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16th Aug 2022

Kroes' Uber lobbying needs wide investigation, say campaigners

  • Revolving doors of former EU commissioners, including Neelie Kroes caricatured in centre, was already an issue in 2016 when this picture was taken (Photo: Aleksandra Eriksson)
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Transparency campaigners are demanding the European Commission launch a full investigation into Uber lobbyist and former commission vice-president Neelie Kroes.

The Brussels-based Corporate Europe Observatory advocacy group says the wide probe is needed in light of her EU obligations to behave with "integrity and discretion".

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In a letter sent to European Commission president Ursula von der Leyen on Thursday (14 July), the NGO further demanded Kroes' access badge to the institution be revoked and that Uber be stripped from the EU's joint-transparency register.

"There should also be a full investigation into how the commission handled these matters in the 2014-16 period," they said.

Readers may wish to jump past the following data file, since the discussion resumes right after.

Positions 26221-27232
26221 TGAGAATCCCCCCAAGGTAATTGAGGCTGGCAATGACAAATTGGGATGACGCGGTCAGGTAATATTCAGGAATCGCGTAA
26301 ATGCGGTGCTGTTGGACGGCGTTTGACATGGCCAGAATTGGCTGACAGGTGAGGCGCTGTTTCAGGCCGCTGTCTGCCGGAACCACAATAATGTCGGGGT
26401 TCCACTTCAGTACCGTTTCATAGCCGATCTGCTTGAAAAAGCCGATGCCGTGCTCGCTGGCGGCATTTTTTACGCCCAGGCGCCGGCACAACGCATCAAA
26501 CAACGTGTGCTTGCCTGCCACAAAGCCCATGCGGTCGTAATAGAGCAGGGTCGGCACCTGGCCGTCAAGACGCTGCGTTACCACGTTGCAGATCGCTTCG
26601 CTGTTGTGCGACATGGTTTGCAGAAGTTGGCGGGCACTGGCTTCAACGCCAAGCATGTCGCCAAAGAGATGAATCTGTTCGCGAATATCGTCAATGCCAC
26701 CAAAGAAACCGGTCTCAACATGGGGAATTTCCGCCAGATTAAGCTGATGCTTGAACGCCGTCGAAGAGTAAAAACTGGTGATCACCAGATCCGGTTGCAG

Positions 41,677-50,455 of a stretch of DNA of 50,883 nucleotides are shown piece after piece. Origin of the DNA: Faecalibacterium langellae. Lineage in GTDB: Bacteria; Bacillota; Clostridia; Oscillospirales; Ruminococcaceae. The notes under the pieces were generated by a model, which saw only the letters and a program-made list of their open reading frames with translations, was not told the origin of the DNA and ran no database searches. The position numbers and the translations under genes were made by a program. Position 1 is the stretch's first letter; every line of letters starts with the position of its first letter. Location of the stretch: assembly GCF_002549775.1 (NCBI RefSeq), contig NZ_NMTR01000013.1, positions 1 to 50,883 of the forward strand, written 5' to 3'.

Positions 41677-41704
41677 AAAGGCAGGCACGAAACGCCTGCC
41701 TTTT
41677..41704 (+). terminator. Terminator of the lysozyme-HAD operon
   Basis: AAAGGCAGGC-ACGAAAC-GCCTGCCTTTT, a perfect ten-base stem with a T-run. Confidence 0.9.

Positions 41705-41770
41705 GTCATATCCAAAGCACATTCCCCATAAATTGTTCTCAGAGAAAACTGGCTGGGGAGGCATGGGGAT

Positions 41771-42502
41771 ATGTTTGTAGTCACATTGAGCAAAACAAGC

Kroes was among the high-profile figures named in the Uber Files, an investigation released earlier this week that showed how the firm muscled its way into markets.

She was commission competition chief from 2004-10, and then became the digital agenda commissioner up until 2014.

The Uber Files investigation revealed she was offering to arrange meetings for Uber during her 18-month cooling off period after leaving the commission. She had also secretly helped Uber lobby the Dutch prime minister, Mark Rutte, according to the Guardian.

The European Commission has since sent Kroes a letter, demanding an explanation.

But campaigners say a proper investigation is needed, as well as an overhaul of the Commissioner revolving doors rules.

Lobbying the Commission

The statement comes amid new findings of how many times lobbyists meet with Von der Leyen's team of European Commissioners.

Transparency International EU, also on Thursday, says commissioners and their high-level staff have held a total of 14,397 meetings with lobbyists since the start of Von der Leyen's term in 2019.

Some 28 percent of those meetings were with companies, followed by 26 percent with trade and business associations, and 25 percent with NGOs.

The remainder were divided up between trade unions, consultancies, research institutions, among others.

Most of those meetings were held with commissioner cabinet members.

Issues dealing with the European Green Deal ranked top in terms of number of meetings, followed by the internal market and then financial services.

BusinessEurope, a Brussels-based umbrella group representing firms, held the most top level meetings, it said.

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